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Extracts from the Patriot,May 27th, 1846, after reporting a

Lecture in the Congregational Library, London.

" The Rev. J. H. Hinton said : Instead of having anything to correct in the lecture, I can bear my humble testimony to its truth and justice, and the importance of the sentiments that have been presented to us.

I beg to move a vote of most cordial thanks to Dr. Massie. "The Rev. Dr. Campbell said : I am sure that there has not been during this season, and I do not believe that there will have been when it is ended, a more cordial vote of thanks than that which we shall present to Dr. Massie. I do not know that for a long time I have been the subject of so much unmixed, undisturbed, grateful complacency as I have been to-night, that I am a Dissenter. Men talk of succession. I am in the succession to-night, and so are you.

... When I think of the fact Dr. Massie has brought forth with so much beauty and conclusiveness, that these twelve men, calling themselves the Dissenting brethren,' are filling England, America, and the world, I cannot but exclaim, How extraordinary the change! Dr. Massie has said some good things about our Sunday-schools, and I do not know that I could prescribe him a better task-or that I could find a better man to accomplish it—than to prepare a book appropriate to Nonconformist Day-schools. Three-fourths of our common school histories are mere rubbish—bad politically, bad religiously, full of untruth, bad principles, and worse reasoning. There is much occasion for a good Nonconformist school-book; and I beg you, Dr. Massie, to betake yourself to that when

you go

home. “ The Rev. Dr. Jenkyn said : “I rise with pleasure to support the resolution of thanks to Dr. Massie for his excellent account of the painting. I should be glad if some arrangement could be made to introduce this painting into our theological academies, and if Dr. Massie would give us a third and a fourth edition of his lecture. There have been great struggles for civil and religious liberty ; but I think there is coming on, in our own age, another struggle, and one which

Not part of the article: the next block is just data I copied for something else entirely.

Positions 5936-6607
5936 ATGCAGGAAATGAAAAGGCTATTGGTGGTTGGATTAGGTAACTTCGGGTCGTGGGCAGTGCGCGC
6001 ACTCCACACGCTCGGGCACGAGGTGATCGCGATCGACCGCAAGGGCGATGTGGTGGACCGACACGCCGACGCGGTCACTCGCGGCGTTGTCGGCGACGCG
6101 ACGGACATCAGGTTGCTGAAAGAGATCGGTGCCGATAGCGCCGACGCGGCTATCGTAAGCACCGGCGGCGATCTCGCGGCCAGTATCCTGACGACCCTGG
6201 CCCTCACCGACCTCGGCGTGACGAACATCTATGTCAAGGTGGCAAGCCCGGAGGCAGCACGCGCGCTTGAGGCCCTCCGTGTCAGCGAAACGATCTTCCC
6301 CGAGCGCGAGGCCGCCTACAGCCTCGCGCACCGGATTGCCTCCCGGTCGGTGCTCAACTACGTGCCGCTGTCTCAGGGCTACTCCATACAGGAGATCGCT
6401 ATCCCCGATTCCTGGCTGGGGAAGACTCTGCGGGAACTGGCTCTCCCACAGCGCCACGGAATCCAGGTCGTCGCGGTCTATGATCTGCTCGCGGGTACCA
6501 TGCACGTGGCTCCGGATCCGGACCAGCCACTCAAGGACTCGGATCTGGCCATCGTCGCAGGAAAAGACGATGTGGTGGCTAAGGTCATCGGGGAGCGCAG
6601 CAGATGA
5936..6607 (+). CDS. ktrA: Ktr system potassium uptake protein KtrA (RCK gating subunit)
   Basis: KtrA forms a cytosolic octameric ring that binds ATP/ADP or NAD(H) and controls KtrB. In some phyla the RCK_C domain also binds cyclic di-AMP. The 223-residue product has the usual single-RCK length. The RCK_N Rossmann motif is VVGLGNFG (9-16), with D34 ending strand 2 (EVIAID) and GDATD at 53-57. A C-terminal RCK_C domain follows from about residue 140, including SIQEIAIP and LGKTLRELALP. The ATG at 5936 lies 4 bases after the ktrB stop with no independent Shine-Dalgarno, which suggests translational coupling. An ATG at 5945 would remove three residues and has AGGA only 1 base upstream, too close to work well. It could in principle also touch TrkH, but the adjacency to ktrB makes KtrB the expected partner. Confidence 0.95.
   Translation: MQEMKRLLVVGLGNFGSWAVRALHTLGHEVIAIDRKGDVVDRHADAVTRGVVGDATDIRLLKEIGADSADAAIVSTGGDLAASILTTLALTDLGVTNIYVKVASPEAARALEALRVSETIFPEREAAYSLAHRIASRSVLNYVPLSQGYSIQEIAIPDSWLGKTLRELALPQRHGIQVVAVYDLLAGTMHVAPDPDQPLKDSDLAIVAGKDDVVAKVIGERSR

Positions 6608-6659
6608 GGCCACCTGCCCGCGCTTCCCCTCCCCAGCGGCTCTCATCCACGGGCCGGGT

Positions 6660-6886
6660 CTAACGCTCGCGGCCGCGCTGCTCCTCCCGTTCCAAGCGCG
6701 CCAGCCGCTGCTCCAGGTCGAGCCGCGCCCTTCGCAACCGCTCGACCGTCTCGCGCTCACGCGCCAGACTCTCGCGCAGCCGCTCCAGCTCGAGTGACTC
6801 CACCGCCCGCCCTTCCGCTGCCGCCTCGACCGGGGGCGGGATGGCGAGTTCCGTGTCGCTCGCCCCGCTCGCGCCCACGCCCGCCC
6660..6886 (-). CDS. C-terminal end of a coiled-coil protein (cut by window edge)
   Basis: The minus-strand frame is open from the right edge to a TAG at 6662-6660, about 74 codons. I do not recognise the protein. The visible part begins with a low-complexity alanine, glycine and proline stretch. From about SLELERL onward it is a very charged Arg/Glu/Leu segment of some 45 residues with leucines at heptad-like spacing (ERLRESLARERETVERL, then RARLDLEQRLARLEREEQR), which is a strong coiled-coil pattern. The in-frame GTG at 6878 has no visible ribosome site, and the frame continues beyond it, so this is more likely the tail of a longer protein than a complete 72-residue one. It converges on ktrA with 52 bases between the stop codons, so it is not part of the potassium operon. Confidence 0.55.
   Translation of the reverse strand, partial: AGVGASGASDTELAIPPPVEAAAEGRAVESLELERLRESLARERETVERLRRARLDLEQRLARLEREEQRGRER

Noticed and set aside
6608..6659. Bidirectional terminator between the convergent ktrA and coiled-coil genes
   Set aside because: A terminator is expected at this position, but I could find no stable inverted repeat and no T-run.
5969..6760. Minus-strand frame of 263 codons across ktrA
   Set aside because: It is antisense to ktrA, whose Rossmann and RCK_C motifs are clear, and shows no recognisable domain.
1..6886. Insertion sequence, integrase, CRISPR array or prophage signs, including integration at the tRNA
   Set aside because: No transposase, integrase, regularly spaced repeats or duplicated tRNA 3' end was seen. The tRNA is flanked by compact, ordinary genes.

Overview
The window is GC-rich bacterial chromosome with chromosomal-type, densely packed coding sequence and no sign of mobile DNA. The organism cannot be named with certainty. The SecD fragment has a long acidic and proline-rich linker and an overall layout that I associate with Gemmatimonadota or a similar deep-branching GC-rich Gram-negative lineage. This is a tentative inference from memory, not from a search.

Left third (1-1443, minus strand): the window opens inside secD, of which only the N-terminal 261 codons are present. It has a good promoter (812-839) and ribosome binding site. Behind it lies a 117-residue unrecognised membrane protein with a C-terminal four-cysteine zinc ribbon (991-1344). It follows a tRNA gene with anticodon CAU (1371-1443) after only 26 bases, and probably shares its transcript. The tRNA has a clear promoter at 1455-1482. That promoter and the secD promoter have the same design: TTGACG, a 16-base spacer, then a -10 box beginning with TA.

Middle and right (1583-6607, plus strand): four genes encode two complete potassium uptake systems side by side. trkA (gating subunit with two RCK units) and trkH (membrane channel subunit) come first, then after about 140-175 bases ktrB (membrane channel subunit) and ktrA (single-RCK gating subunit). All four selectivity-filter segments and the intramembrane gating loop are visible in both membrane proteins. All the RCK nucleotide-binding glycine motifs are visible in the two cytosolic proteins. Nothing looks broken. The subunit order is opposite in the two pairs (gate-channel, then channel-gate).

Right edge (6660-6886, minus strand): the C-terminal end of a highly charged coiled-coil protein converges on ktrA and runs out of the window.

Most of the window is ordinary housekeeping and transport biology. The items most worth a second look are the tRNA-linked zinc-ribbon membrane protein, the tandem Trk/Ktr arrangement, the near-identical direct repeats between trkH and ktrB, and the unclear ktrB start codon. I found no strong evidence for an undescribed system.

will perhaps last longer- that is, a struggle for intellectual libertynamely, that every mind shall be free, and have full liberty to see with its own eyes, and speak with its own lips, and not with the eyes and lips of others. I hope that this lecture will rouse our dormant energy, and that we shall be firmer to our principles, and that all our young people in colleges, seminaries, and Sabbath-schools, will be brought up to the altar of liberty, as Hamilcar brought Hannibal, to swear that they will never make peace with Rome or with popery."

Extract from the " Liverpool Albion,February 21st, 1846. " The Rev. Dr. Raffles proposed a vote of thanks to Dr. Massie for the zeal and ability he had displayed for their instruction. In the whole course of his life he had never, either from written records or the living voice, seen or heard so much matter, ranging through so long a period of time, compressed within so small a space. He was perfectly astonished at the tact and ability with which his reverend friend had accomplished it.

The Rev. Wm. Bevan seconded the motion. He was anxious that these lectures, embodying so much of the important history of liberty of conscience, and bringing it into such intimate connexion with themselves, as well as into such relation to the future, should not die upon the ear, but should continue amongst them and those who were to come after them, in order that the great principle elucidated by them might be more fully and permanently put before their minds. He hoped, therefore, that Dr. Raffles would allow him to supplement the resolution by a request that their friend Dr. Massie would employ the reporter's notes in putting his lectures into a printed form.

“Dr. Raffles expressed his cordial concurrence in the suggestion, It had been his intention to propose it himself.

“ Dr. Massie was extremely grateful for the kind indulgence which had been extended to him ; and if the meeting considered his lectures worthy of the more durable form which it had been proposed to give them, he should be happy to assist in carrying their wishes into effect. Let it not be supposed that he had more pecuniary interest in the painting than any of them. He had not. He had the pleasure, and it was a rare pleasure, of having suggested it and drawn the outline; and he had watched its progress with all the anxiety and fondness of a father. He wished he had many such children."


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